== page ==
* Heavy and small arms fire ring out before dawn
* Former rebels say city attacked by militia, former regime loyalists
* Fighting comes hours before U.N. vote on French mission (Adds further details of fighting)
By Emmanuel Braun and Paul-Marin Ngoupana
BANGUI, Dec 5 (Reuters) - Rival milita forces clashed in Central African Republic's capital on Wednesday hours before the U.N. was expected to authorise a French mission to halt Muslim-Christian sectarian violence that threatens to escalate into widespread massacres.
Former rebels now in charge of the country said Bangui had come under attack from local militia and fighters loyal to ousted president Francois Bozize. A Reuters witness at one hospital said he saw least 23 dead and 64 wounded in shooting since dawn. Another eye witness saw dozens of dead elsewhere.
Mindful of the 1994 genocide in Rwanda, when hundreds of thousands were killed as the world looked on, the United States and other Western powers are lobbying for international action to prevent the anarchy in Central African Republic from leading to major atrocities against the civilian population.
Most of the fighting had eased by midday, though the streets were largely deserted and there were reports of mounting death tolls and widespread abuses during the fighting.
"We've received numerous reports from very credible sources of extrajudicial executions," said Joanne Mariner, a crisis expert with Amnesty International who is currently in Bangui.
"This underscores the need for international troops to arrive and secure the city. The situation is quickly spiralling out of control," Mariner added.
The U.N. Security Council is due to vote later on Thursday on dispatching hundreds of French reinforcements to restore order in the country, which has slipped into chaos since mainly Muslim rebels seized power in March, leading to tit-for-tat sectarian violence.
Central African Republic is rich in gold, diamonds and uranium but decades of instability and spillover from conflicts in its larger neighbours have kept it mired in crisis.
Michel Djotodia, leader of the Seleka former rebel alliance, is now the country's interim president but he has struggled to control his loose band of fighters, many of whom are gunmen from neighbouring Chad and Sudan.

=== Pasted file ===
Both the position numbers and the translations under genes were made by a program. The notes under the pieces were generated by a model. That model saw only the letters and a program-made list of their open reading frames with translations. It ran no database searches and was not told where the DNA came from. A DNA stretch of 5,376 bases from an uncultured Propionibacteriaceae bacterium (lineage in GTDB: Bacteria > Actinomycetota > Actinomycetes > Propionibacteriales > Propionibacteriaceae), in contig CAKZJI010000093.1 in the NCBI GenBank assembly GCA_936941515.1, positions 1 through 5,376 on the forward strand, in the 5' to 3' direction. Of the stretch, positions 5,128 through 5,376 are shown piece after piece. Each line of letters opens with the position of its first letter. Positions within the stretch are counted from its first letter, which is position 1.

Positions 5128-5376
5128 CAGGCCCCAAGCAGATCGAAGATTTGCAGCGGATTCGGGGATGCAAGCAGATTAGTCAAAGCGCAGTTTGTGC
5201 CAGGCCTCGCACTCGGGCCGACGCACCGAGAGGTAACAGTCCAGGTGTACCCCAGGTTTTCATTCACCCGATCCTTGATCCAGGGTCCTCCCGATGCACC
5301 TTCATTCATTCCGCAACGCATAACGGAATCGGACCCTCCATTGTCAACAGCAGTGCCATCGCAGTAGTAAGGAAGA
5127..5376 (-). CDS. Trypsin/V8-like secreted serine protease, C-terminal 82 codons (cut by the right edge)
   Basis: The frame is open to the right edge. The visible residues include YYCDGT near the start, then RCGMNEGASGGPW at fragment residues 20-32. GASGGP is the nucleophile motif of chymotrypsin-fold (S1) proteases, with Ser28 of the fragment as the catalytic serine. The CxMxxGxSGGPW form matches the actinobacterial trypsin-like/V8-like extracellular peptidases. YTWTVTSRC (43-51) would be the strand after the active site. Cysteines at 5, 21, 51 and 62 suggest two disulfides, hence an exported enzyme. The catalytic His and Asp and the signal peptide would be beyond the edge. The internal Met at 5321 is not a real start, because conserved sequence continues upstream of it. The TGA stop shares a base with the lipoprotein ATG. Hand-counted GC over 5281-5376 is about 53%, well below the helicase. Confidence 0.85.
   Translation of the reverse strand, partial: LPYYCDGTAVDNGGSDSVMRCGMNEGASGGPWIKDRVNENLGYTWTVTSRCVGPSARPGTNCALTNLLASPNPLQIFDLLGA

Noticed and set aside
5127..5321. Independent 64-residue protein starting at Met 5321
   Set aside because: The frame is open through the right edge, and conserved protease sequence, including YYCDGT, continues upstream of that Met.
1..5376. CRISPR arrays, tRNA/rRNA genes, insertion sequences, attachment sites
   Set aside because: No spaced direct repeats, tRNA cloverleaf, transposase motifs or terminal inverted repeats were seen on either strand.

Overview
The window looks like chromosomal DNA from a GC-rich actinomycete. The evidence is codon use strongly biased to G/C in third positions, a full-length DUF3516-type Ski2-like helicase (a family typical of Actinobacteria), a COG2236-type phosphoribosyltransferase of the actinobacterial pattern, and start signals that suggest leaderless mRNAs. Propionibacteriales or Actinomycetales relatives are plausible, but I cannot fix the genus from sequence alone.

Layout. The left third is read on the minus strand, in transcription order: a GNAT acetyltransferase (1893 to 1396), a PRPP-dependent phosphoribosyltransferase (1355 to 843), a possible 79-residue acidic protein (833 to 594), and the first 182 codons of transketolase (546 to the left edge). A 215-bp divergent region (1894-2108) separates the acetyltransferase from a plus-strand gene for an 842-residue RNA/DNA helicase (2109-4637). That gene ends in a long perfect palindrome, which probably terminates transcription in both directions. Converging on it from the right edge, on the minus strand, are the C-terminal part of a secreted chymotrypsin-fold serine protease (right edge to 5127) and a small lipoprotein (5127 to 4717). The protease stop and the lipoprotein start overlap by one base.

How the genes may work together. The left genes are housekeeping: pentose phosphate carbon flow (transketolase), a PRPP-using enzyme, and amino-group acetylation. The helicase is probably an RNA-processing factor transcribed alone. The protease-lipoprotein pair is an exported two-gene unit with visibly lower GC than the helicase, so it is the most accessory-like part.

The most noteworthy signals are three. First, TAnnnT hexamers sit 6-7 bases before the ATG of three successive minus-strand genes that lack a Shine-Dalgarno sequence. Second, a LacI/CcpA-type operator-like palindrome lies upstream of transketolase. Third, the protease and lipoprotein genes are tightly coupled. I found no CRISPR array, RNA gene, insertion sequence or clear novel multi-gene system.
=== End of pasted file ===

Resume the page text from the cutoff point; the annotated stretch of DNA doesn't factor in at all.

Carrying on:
Mainly Christian local defence groups, known as "anti-balaka", have sprung up in response to abuses committed in Bangui and up-country by the former rebels.
Djotodia accused Bozize loyalists of mounting the attack and ordered an overnight curfew. General Arda Hakouma, his head of security, said "anti-balaka" forces were also involved.
"There are many of them. Some of them are well armed with rifles and rocket launchers. Others are dressed in civilian clothes with machetes," Hakouma said.
Helen van der Velden, head of mission for MSF-Holland, which has a team in Bangui's Hopital Communautaire hospital, would not comment on the dead seen at the hospital but said staff had reported "numerous bodies in the streets".
A witness at the hospital said soldiers from a regional peacekeeping force already deployed in the country brought in about a dozen wounded. They then left despite the pleas of civilians for them to stay and protect them from marauding fighters. The hospital's staff had fled.
A separate witness said he saw dozens of bodies in the Ouango market, in the southeast of the city.
The clashes appeared to have started around the Boy Rabe neighbourhood, a stronghold of Bozize that has been repeatedly raided by Seleka forces amid reports arms had been distributed to civilians before the former president fell.
There were reports of arms being handed out to civilians in the mainly Muslim PK5 neighbourhood.
Some rights groups have called for a U.N. peacekeeping mission to be set up immediately but regional leaders want to see if a beefed-up African force supported by France can contain the violence.
The U.N. vote on whether to increase the French deployment is due at 1500 GMT.
"The current situation is unacceptable," the United Nations, African Union, European Union and France said in a joint statement on Thursday. "This attack led to loss of human life and targeted assassinations."
"WE NEED THE FRENCH"
Having previously intervened in CAR's conflicts, Paris initially sought to avoid this one. But the scale of the violence since the rebels swept south has forced France's hand.
"When Seleka entered, there were dead Christians. This time it could be worse ... We need the French. The French have to come quickly," Wilfred Koyamba, a Bangui resident told Reuters.
Another resident said he saw a group of about 40 heavily armed "anti-balaka" fighters in the Ngaragba neighbourhood break open the prison doors there. One of the fighters told the resident: "Stay at home. Show us the houses of the Muslims."
Some Seleka gunmen had stripped off uniforms to blend into the population, witnesses said.
France has about 650 troops based at Bangui's airport, which they are protecting. Some 250 of these were deployed in town on Thursday to protect French interests and citizens.
Hundreds of others are pre-positioned in Cameroon, Gabon and Tchad, pending U.N. approval for the larger force due to help the struggling African peacekeeping mission restore order.
France's Foreign Minister Laurent Fabius said he expected the resolution to be adopted unanimously later on Thursday and French troop numbers would reach 1,200 "relatively quickly".
"The objective is to end this humanitarian tragedy, re-establish security and help the democratic transition," Fabius told RMC radio on Thursday morning.
In a sign of the spreading violence, earlier this week, the United Nations said armed men killed at least 12 civilians and wounded 30, including children, northwest of Bangui. (Additional reporting by David Lewis in Dakar, Marion Douet and John Irish in Paris and Joe Bavier and Ange Aboa in Abidjan; Writing by David Lewis; Editing by Joe Bavier and Ralph Boulton)